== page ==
Marshall Public School District voters will have an opportunity next week to consider whether to authorize the district to finance a new elementary school.
Polls will be open from 7 a.m. to 7 p.m. Tuesday, Nov. 3.
--The primary reason school officials give for building a new school is to relieve overcrowding in existing elementary schools, each of which currently uses one or more trailers as classrooms. Trailers and one annex structure, intended to be temporary homes for classes, have been in use for nearly four decades.
--Another reason the school board gives for building a new school is to begin retiring buildings that are nearly 90 years old and are increasingly difficult and expensive to keep in good repair.
--The new school would house grades three through five, allowing the district to "decommission" one existing elementary school and stop or dramatically reduce the use of trailers as classrooms.
--The school district has a contract, contingent on the results of the election, to purchase 25 acres of land at about $9,000 per acre on the east side of South Odell Avenue just south of Stone Hedge Country Club.
--The school board considered opting for a four-grade school design, but it would have been difficult to get it built within budget, and after receiving input from community members at a series of public meetings, the board decided to build a three-grade school that includes a number of features the public expressed interest in, including a second entrance driveway, bleachers in the gym and lockers for students.
--The school board's long-term plan includes building a second elementary school as soon as the bond is paid down sufficiently. The board's goal is to replace all the district's oldest buildings as soon as possible, although the plan requires voter approval along the way and may take several decades to accomplish. It is possible that once a debt-service levy is established, the district might not have to ask voters for much, if any, tax increase for subsequent projects.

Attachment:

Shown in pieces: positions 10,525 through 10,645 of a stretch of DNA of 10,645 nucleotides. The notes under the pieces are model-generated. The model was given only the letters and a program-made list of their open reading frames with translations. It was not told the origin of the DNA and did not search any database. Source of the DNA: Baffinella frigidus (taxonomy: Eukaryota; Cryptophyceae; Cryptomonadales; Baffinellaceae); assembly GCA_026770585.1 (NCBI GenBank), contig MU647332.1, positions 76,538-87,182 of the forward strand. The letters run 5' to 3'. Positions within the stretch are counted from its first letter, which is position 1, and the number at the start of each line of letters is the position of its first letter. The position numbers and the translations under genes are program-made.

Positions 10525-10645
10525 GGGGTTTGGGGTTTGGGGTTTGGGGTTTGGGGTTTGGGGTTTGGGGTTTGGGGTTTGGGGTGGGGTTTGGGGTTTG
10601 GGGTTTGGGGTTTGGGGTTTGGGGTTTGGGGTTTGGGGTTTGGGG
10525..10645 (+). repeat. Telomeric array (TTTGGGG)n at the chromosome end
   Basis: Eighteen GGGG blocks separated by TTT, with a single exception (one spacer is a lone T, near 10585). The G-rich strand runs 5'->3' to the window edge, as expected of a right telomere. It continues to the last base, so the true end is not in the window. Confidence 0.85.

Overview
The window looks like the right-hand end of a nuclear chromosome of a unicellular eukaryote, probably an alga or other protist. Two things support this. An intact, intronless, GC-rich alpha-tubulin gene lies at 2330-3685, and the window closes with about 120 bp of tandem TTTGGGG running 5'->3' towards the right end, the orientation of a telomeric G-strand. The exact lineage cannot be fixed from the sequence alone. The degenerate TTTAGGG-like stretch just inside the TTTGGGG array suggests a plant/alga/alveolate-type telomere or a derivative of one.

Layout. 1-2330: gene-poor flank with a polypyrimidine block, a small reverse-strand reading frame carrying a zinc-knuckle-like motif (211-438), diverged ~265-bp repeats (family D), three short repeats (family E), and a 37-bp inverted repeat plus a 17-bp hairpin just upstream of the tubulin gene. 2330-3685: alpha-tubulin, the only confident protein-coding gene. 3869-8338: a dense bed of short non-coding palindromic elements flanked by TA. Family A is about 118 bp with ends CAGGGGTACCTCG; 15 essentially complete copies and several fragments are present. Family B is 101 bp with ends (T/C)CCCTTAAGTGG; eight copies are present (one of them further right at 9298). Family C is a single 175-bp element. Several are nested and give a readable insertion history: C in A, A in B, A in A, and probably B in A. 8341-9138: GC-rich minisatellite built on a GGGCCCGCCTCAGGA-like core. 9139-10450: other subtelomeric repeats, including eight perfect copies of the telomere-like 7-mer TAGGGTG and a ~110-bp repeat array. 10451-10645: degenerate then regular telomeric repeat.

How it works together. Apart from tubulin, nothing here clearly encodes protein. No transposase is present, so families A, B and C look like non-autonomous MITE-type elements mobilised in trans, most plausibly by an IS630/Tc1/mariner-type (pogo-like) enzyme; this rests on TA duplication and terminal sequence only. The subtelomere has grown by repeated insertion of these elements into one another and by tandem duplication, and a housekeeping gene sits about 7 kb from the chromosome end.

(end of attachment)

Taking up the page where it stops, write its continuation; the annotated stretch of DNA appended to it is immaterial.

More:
--The issue requires a 4/7 majority to pass.
--If approved, a debt-service levy of 80 cents per $100 assessed valuation would be created (the school district does not currently have a debt-service levy). The tax rate could be less than that, depending on how many other districts in the state pass bond issues. Marshall qualifies for a portion of available federal stimulus money to be used to reduce the interest cost of the bonds.
--Timing. Critics have argued that the current economic recession makes this the wrong time to approve a tax increase. Supporters counter that with interest rates at historic lows and with federal assistance available to lower interest costs, voters will get a better deal than ever. The district estimates it will receive about $6 million in federal interest assistance.
--Revenue from the debt-service levy would be used to pay back $20.3 million in bonds. The bond money can only be used to buy land and build and furnish the new school.
--Three previous bond issues -- November 2000, April 2001 and April 2003 -- failed at the polls. The 2000 and 2001 efforts were nearly identical, asking voters to approve $13 million in bonds to build two new elementary schools to house grades kindergarten through five. The 2003 issue asked for $11.9 million to build one new school and upgrade existing facilities.
--The district's current bonding capacity is $20.3 million, and it is no longer possible, according to architects, to build two three-grade buildings for that amount. Board members have indicated they want to build a structure that will serve the district for many years, as have the current buildings, rather than building a low-cost structure with a shorter lifespan.
--Concerns about traffic congestion near schools is one problem the district hopes to alleviate with a new facility, and steps have been taken in the site design to help reduce the problem. The original design included one entrance driveway. Architects have since added a second driveway. Bus and car traffic will be directed to separate driveways after entering the campus. District officials have said that the number of buses and the number of children riding buses probably will not change much if the new school is built, but the bus routing system will be streamlined and made more efficient.
--Return to multigrade schools is back on the table after parents expressed a desire during public meetings on the bond issue to use the building of the new school as an opportunity to return to some semblance of neighborhood schools. Neighborhood schools as people remember them are not really possible, according to school officials. But the new school would house grades three through five, and the school board has directed Superintendent Craig Noah to study the feasibility of making the remaining elementary schools multigrade schools. Currently, all elementary schools house a single grade plus kindergarten classes. Noah's report is due in March.